Helping a teenager through grief


AUSTRALIA – Five things they should know about grief that can help support them through this difficult process.

If you are struggling to help a teenager with their grief, know that your concern is evidence of your care. There is nothing that can make this not awful, so don’t make your aim to stop the tears, but rather to support them in what they need. Respecting their needs shows them that you believe in their ability to know what’s best for themselves. You’re doing good.

Similarly, there are some facts about grief that might help your young person manage.

1. It’s normal

Grief is the human reaction to losing someone you love, not a fault. Grief needs to be felt, not fixed. You might be angry, sad, confused, guilty, or any combination of those things and more. Find ways to express how you’re feeling — maybe writing, talking, painting, punching a punching bag, screaming into a pillow, singing, dancing, or just crying. As long as you’re not hurting anyone (yourself included) then it’s not too crazy. Do what feels right for you.

2. Grief is physically exhausting — be gentle with yourself

As well as being kind to yourself emotionally, be good to yourself physically — nourish your body, and try to get out in the fresh air. Grief is a tricky balancing act between feeling the pain and coming up for air. A change of scenery or something to distract your mind can help you to feel like you’re not drowning, renewing your energy for when the next wave of grief comes.

3. Say the things

If that makes sense to you, then it may be just what you need to hear. Say the things you wish you had said. If you have spiritual beliefs that include life beyond death, then the focus could be on saying them to the person who died — writing it out, saying it, or sending it skywards on a balloon.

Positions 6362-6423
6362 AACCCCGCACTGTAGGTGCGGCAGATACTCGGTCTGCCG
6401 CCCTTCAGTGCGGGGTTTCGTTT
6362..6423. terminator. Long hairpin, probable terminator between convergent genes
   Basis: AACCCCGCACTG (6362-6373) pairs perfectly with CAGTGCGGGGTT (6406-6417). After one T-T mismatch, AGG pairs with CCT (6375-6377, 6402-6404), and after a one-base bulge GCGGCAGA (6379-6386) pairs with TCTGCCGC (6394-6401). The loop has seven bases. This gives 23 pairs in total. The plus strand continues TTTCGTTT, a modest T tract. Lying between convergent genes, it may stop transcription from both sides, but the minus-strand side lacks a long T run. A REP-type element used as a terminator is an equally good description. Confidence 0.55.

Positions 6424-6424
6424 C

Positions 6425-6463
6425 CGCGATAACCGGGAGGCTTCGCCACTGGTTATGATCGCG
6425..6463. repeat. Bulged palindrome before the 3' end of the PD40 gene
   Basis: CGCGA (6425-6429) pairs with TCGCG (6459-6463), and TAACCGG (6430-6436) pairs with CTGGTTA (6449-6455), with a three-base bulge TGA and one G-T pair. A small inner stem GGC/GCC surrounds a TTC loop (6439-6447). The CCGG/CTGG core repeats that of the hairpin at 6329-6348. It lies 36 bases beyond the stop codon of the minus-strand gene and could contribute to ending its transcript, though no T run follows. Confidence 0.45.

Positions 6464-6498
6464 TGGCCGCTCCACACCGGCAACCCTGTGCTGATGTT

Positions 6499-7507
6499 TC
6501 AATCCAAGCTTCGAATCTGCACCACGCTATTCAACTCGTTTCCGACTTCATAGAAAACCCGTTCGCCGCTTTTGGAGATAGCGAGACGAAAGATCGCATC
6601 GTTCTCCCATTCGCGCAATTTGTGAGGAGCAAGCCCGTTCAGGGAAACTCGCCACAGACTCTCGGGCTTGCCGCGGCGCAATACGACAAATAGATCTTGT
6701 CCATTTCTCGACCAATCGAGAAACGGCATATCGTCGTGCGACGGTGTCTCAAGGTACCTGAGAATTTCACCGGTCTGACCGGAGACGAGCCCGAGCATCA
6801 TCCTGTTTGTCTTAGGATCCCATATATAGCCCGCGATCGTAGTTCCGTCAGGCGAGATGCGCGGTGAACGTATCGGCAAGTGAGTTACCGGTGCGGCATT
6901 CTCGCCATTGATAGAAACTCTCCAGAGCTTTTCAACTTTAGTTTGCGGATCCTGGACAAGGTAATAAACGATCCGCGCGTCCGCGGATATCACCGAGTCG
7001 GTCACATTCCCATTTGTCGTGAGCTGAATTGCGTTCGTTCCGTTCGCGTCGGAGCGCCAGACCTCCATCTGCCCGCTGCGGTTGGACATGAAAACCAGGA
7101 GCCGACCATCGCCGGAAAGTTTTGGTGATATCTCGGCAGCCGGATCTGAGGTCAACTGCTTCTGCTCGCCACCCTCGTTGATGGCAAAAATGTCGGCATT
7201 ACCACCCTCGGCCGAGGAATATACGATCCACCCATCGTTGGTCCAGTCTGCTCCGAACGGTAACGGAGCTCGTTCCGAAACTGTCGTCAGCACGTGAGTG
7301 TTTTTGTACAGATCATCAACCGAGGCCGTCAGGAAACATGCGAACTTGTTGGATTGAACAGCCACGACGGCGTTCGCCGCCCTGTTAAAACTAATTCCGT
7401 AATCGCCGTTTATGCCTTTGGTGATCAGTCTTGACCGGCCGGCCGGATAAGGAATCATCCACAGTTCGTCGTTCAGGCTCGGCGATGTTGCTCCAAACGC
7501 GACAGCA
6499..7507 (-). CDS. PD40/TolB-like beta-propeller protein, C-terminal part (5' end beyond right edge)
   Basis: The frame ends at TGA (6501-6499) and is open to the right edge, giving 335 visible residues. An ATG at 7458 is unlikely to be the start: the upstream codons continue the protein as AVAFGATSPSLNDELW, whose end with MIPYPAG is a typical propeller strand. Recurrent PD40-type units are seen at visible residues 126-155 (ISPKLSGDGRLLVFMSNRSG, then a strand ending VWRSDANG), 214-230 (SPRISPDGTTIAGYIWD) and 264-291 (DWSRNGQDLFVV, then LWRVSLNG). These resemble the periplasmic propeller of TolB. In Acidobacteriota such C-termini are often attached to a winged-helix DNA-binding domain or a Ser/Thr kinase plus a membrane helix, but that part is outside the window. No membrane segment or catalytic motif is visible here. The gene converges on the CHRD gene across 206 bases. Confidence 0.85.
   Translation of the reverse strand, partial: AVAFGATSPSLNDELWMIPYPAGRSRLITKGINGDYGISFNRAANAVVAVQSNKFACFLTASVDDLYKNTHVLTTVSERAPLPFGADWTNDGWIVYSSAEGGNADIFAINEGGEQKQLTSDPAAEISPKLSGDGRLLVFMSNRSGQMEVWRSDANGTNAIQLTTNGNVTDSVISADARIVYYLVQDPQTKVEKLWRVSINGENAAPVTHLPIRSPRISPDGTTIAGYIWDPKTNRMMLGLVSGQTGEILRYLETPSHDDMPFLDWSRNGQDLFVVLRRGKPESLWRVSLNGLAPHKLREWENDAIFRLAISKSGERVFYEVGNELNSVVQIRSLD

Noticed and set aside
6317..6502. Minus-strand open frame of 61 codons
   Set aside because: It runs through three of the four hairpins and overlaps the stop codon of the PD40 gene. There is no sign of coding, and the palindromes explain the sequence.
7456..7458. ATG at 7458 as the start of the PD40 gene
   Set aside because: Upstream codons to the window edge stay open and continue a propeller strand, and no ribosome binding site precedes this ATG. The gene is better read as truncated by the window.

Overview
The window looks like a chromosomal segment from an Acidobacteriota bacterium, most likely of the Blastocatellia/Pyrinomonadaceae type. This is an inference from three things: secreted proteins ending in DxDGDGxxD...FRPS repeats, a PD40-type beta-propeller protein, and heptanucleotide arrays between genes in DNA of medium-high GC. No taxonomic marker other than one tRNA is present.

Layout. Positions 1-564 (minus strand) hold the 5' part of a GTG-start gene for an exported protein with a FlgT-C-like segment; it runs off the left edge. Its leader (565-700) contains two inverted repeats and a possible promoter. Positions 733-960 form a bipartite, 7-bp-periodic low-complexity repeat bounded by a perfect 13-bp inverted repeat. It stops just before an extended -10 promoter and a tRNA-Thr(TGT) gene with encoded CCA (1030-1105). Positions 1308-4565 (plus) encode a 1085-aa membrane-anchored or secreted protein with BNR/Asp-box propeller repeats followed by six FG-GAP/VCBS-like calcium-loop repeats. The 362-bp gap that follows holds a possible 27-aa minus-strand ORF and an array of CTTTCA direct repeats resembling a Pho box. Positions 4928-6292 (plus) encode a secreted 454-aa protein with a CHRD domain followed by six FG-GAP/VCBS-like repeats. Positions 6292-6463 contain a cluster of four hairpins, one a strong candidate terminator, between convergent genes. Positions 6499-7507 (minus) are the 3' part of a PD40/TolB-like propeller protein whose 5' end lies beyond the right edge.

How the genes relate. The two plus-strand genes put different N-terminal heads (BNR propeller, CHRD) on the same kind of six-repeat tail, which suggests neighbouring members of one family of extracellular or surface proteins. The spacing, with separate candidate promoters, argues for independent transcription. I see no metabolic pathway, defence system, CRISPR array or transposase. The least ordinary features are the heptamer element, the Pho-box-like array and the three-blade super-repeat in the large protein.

It might be more important for you to express yourself to the people around you — to other people who loved the person you lost or to people who love you. Marking their death with a ritual, inviting friends to gather together, share their stories, and doing something which honours the person who died can be a way to express yourself and invite others to do the same. People often find that they have unspoken thoughts around forgiveness, saying goodbye, and love.

4. Do something in their honour

Doing something that the person who died loved to do, that you did together, or that they would be proud of, can help to build a new kind of connection with them. It can also give you a focus point. They say grief is love with nowhere to go, and having a meaningful project to work towards can give that love a destination.

5. It won’t always feel this hard

A no-longer-so-little girl I know died today. It was anticipated, but no less sad because of it. When I worked with her, her favourite things were painting nails and pulling pranks. I don’t know if it’s a professional defence mechanism, something that comes with age, or the inevitable evolution of my beliefs, but I no longer struggle with the unfairness of it.